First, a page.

Thanks for listening to my reflections. Truly. Now, let’s get back to food… and history. So, what are we cooking? Cherry jam from Cook Book published in 1855.
Homemade jam is so comforting. It’s just fruit cooked down with some sugar, but pretty much no one makes it anymore, so I get really excited when I see it at farmer’s markets and green markets and stuff like that. And, with all my ramblings about magic and holidays and seasons, I thought it was perfect. So, let’s go – into the kitchen to make magic… and history!
Here are our ingredients: Cherries and brown sugar. That’s it!
Step 1: Stone the cherries. That means pit them to you and me. I set up a little cherry pitting station on my living room floor in front of the television. Yes, I felt a little bad doing it because the women of 1855 who made this jam didn’t have that luxury. BUT, they probably made a day of it in a group setting where they could talk and entertain themselves… so, it’s really the same thing, just adapted for our much lonelier, less community-oriented, less homemade-jam-making times!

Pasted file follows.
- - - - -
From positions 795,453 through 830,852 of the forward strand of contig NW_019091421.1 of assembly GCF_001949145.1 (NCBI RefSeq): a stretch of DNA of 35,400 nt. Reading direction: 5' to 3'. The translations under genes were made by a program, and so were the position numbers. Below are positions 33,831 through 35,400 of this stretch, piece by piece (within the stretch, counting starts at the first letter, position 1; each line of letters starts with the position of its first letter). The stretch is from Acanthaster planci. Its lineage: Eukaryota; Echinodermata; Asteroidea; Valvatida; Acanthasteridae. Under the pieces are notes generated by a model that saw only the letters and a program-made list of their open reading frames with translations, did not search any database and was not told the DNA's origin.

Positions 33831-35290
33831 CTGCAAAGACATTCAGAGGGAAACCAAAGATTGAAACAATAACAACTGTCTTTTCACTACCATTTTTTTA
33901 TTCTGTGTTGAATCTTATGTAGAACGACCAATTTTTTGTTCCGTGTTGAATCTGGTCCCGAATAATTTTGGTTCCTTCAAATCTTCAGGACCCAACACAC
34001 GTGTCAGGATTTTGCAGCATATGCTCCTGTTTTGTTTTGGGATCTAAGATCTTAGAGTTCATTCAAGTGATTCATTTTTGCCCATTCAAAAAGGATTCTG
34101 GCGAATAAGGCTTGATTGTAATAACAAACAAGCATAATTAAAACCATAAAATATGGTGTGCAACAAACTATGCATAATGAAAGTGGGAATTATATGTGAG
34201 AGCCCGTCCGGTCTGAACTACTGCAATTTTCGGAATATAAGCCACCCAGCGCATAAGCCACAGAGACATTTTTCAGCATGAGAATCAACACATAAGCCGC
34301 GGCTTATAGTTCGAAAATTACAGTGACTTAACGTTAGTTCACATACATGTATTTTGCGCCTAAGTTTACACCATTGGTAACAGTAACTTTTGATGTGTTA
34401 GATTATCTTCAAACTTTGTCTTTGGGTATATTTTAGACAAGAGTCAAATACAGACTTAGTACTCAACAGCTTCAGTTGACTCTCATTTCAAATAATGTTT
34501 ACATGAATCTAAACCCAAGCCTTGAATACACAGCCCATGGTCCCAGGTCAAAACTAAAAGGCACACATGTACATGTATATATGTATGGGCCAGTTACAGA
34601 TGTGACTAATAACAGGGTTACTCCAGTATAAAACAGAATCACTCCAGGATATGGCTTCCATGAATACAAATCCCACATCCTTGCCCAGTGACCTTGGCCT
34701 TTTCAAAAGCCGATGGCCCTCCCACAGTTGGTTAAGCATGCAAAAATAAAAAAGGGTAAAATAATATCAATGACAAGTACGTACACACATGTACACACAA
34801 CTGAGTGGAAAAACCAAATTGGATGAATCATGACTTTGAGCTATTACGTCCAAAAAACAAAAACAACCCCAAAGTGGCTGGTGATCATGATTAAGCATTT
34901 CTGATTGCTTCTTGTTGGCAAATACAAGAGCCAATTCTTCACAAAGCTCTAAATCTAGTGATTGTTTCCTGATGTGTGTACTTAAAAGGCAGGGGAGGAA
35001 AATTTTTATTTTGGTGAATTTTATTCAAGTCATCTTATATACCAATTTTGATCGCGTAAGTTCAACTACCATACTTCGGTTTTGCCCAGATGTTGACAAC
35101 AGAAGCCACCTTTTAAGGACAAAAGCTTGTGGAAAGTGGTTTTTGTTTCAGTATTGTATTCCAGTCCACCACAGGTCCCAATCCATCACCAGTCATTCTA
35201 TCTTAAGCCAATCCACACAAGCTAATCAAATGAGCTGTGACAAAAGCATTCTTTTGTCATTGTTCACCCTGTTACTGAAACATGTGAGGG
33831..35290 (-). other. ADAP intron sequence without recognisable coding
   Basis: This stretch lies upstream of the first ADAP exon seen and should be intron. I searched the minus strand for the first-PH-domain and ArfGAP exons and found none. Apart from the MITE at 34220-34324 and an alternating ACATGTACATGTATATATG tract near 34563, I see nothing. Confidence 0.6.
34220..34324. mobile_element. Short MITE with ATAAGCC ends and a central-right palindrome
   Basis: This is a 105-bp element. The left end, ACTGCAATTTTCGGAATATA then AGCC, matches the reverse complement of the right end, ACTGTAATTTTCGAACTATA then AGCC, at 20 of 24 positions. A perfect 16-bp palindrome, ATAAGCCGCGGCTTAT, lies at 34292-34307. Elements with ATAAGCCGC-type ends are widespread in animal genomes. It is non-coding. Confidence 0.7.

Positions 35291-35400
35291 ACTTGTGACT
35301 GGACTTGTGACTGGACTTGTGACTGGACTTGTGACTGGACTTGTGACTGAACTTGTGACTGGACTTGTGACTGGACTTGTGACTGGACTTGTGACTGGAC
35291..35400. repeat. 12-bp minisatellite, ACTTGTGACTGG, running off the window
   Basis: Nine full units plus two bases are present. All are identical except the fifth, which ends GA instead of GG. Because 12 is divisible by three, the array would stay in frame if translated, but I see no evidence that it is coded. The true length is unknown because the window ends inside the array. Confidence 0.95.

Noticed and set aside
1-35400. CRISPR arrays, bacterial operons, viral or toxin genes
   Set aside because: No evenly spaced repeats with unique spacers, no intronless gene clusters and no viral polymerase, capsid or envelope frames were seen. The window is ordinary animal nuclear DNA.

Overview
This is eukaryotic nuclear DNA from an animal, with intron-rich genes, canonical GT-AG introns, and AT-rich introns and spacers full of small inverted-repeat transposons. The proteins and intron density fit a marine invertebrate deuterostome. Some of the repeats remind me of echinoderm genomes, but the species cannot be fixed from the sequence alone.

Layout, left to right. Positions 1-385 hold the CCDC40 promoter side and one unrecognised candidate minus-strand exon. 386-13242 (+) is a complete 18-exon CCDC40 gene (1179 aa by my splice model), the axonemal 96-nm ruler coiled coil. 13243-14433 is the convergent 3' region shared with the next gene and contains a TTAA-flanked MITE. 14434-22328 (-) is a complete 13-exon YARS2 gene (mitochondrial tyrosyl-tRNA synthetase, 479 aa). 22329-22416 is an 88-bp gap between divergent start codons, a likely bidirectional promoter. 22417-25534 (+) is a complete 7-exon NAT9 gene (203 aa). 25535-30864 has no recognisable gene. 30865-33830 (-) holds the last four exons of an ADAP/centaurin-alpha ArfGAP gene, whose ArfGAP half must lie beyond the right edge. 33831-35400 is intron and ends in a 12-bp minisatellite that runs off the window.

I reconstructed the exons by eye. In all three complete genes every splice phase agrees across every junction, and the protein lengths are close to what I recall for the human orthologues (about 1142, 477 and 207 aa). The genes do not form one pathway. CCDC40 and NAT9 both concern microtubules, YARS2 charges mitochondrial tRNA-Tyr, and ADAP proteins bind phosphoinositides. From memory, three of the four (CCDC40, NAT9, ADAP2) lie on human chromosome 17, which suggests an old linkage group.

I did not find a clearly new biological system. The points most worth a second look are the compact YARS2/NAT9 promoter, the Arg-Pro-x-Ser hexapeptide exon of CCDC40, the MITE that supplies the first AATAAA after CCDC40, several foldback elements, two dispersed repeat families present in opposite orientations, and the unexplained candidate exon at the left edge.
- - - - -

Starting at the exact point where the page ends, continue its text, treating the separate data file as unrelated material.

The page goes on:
Step 1.1: To pit the cherries, I just pulled out the stem, then I ran my knife around the cherry letting it be guided by the pit. Then, I set my knife down, twisted the two halves of the cherry apart, and dug the pit out. I ended up with a nice pile of stems and pits to show all the work I did! Note: Keep a wet paper towel nearby. If the cherries splash juice anywhere you don’t want them to, you’ll want to clean that up immediately!
Step 1.2: I tossed all the pit-less cherry halves in a saucepan as I worked. And, I kept marveling at how beautiful all the fresh cherries looked!
Step 2: Whew! So, all those cherries are finally pitted. Put them on the stove and add some brown sugar!
Step 3: Mix the sugar into the cherries as best you can, and turn on the heat. I cooked mine over medium heat, and I stirred every few minutes.
Step 3.1: After about twenty minutes, my cherries had produced enough juice to come to a boil. That’s what you want! Now, let them cook down and mash them every so often so they can make a nice, thick jam.
Step 4: After ten more minutes of boiling, my cherries had become jam. Now, I went for a thin jam. If you boil longer, you’ll get a thicker jam. Go with what you like – just make sure to keep stirring so the jam doesn’t burn.